Regifting for Christmas? Expert weighs in on the rules.
Nov 14, 2023, 7:00 PM
SALT LAKE CITY — Inflation dragging your finances down? Looking to save some money this holiday season? Then you should think about regifting. But, know the rules first.
According to Take Charge America, these are some rules for regifting:
- Never regift to the original gift giver. For example, if a gift was given to you by a family member, regift it to a friend or coworker, rather than someone else in the family.
- Make the regift new. Only regift new items in their original packaging. If the packaging (or the gift itself) is dusty, worn used or damaged, it’s a no-go. Take Charge America also recommends adding new batteries if needed.
- Certain things should never, ever be regifted, including partially used gift cards, handmade or custom items, anything monogrammed or personalized and free promotional items (because that’s just plain tacky).
Kelly’s take on the regifting rules
Kelly disagrees slightly on the second rule.
“You cannot have used it at all,” she said. “Now it doesn’t necessarily have to be brand new, still in the box, but you shouldn’t have been playing with it, using it, anything like that to regift.”
She added that used items can be donated to thrift stores. Kelly also said it’s OK to regift food as long as it hasn’t expired and has been kept refrigerated. Regifting smaller items within larger items is also OK, she said.
“Sometimes people will send you the great big packages that have several items in there and maybe some you like and some you don’t, but they’re all individually wrapped inside those packages. So you can take out those individual things and make a separate little gift box for somebody else,” Kelly said.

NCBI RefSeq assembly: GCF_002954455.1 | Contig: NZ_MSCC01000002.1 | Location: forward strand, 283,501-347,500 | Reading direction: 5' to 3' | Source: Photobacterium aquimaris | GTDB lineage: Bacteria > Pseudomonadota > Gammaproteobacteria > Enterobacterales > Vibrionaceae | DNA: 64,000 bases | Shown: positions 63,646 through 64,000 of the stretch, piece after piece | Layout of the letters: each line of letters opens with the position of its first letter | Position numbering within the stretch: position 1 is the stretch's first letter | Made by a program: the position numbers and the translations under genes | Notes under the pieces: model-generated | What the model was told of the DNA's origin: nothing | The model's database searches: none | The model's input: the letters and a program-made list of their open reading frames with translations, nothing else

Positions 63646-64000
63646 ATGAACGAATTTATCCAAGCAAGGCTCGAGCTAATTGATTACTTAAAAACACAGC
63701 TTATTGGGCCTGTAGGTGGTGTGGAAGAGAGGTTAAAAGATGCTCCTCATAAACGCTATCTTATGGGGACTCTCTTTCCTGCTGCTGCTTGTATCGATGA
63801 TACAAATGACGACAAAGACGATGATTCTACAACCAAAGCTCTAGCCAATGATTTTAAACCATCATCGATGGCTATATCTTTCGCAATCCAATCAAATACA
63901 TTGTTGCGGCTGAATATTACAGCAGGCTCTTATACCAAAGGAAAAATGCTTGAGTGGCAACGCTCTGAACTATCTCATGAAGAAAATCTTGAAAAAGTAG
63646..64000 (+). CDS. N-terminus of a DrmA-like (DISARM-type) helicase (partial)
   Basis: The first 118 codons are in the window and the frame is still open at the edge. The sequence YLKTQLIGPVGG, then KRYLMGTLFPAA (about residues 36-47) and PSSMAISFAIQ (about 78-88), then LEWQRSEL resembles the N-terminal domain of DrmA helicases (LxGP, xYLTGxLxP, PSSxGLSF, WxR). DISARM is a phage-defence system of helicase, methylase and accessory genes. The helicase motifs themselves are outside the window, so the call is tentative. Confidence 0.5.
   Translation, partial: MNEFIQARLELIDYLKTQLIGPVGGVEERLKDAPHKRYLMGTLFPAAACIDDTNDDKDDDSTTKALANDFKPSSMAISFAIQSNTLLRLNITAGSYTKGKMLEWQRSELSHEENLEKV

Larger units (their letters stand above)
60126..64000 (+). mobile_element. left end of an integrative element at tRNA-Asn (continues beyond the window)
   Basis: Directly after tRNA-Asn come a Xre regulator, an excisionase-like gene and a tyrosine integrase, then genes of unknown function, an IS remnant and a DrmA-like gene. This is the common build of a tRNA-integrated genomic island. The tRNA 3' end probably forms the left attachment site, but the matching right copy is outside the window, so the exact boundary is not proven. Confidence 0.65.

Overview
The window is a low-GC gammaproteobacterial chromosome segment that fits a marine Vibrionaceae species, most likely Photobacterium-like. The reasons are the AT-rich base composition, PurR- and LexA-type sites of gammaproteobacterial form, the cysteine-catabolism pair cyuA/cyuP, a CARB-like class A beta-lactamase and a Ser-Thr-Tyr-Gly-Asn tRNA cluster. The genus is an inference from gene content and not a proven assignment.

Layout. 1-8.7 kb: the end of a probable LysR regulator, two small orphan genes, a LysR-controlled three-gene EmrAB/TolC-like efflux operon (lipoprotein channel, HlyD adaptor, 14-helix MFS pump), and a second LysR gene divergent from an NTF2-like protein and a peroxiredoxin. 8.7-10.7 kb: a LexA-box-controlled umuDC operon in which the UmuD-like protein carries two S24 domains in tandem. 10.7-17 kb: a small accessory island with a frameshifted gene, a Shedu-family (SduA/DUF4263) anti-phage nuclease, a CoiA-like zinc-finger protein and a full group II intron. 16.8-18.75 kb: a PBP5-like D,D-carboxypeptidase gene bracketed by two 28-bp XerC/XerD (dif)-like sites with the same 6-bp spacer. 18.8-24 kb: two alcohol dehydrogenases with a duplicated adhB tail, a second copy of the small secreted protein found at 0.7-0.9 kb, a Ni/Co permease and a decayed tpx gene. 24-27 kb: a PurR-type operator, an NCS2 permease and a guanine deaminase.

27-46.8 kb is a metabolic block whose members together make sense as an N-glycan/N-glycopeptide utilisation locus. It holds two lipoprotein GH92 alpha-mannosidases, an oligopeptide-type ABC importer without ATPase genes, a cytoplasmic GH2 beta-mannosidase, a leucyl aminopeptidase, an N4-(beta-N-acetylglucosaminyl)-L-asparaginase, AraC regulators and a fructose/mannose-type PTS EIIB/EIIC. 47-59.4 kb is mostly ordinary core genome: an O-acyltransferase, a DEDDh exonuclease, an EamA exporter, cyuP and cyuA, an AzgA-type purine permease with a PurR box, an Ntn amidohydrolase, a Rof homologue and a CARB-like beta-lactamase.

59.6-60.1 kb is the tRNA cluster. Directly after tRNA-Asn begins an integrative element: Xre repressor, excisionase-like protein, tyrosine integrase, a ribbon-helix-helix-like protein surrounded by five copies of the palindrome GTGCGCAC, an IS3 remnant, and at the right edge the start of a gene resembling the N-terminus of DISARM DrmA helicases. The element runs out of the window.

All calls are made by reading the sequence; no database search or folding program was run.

It’s also fine to regift a gift card. Kelly said she was given a gift card to a steakhouse restaurant, but she couldn’t use it because she’s a vegetarian.
“I had an acquaintance give me a $25 gift card to a steakhouse. I am never going to walk into a steakhouse. But it was a perfectly good card. I had a different friend who was a meat lover. And so guess what she got for her birthday,” she said.
Kelly added some gift cards can lose money. In certain circumstances, and depending on the state, businesses may be allowed to impose a fee for inactivity after a certain period. Find out more here.
What if you are called out for regifting?
The etiquette team at Take Charge America says if the cat is out of the regifting bag, own up to it — gracefully.
Say something like: “This gift made me think of you when I first received it, because I knew it was something you’d enjoy, and I wanted you to have it.”
Kelly has similar advice.
“If somebody calls you on it a regifting, just apologize [and] say, ‘I’m so sorry. I didn’t realize this was offensive to you. I couldn’t use it myself. And it’s brand new, and I thought it was something you might enjoy.’
“Just be gracious about being called out and try not to make the other person feel bad, even though that person may be making you feel bad for regifting,” she said.
The last rule of regifting from Take Charge America is . . .
Be a wrap star
This is not the time to skimp on gift wrap. An impressive presentation will make the gift seem extra special. Go for the beautiful wrapping paper or sparkly gift bag.
Add a gift topper — like an ornament, chocolate bar or scratch-off lottery ticket. Lastly, be sure no trace of the original wrapping remains (check inside the box for cards or outdated gift receipts).
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